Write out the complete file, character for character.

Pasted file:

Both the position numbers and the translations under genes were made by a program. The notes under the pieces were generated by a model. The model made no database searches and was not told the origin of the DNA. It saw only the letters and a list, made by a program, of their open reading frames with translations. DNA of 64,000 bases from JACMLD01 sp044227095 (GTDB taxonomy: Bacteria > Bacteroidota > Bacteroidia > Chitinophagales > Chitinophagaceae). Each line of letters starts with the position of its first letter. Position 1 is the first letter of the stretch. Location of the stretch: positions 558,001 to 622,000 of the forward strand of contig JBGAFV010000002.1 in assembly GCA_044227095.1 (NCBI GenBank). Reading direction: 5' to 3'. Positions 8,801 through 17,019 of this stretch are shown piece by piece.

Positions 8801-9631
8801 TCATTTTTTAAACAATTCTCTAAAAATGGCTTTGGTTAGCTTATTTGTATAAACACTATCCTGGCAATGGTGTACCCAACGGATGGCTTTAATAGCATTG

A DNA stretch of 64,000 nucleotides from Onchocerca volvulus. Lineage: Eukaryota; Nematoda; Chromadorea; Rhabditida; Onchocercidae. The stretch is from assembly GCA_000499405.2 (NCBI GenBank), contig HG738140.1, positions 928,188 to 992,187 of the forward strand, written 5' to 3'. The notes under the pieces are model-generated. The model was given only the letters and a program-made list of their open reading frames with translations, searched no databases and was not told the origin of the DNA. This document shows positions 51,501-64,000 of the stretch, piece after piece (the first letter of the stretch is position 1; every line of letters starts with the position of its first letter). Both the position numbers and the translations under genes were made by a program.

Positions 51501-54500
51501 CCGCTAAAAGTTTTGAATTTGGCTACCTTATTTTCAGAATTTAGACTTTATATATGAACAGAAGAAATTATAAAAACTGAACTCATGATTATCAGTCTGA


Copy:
Both the position numbers and the translations under genes were made by a program. The notes under the pieces were generated by a model. The model made no database searches and was not told the origin of the DNA. It saw only the letters and a list, made by a program, of their open reading frames with translations. DNA of 64,000 bases from JACMLD01 sp044227095 (GTDB taxonomy: Bacteria > Bacteroidota > Bacteroidia > Chitinophagales > Chitinophagaceae). Each line of letters starts with the position of its first letter. Position 1 is the first letter of the stretch. Location of the stretch: positions 558,001 to 622,000 of the forward strand of contig JBGAFV010000002.1 in assembly GCA_044227095.1 (NCBI GenBank). Reading direction: 5' to 3'. Positions 8,801 through 17,019 of this stretch are shown piece by piece.

Positions 8801-9631
8801 TCATTTTTTAAACAATTCTCTAAAAATGGCTTTGGTTAGCTTATTTGTATAAACACTATCCTGGCAATGGTGTACCCAACGGATGGCTTTAATAGCATTG

A DNA stretch of 64,000 nucleotides from Onchocerca volvulus. Lineage: Eukaryota; Nematoda; Chromadorea; Rhabditida; Onchocercidae. The stretch is from assembly GCA_000499405.2 (NCBI GenBank), contig HG738140.1, positions 928,188 to 992,187 of the forward strand, written 5' to 3'. The notes under the pieces are model-generated. The model was given only the letters and a program-made list of their open reading frames with translations, searched no databases and was not told the origin of the DNA. This document shows positions 51,501-64,000 of the stretch, piece after piece (the first letter of the stretch is position 1; every line of letters starts with the position of its first letter). Both the position numbers and the translations under genes were made by a program.

Positions 51501-54500
51501 CCGCTAAAAGTTTTGAATTTGGCTACCTTATTTTCAGAATTTAGACTTTATATATGAACAGAAGAAATTATAAAAACTGAACTCATGATTATCAGTCTGA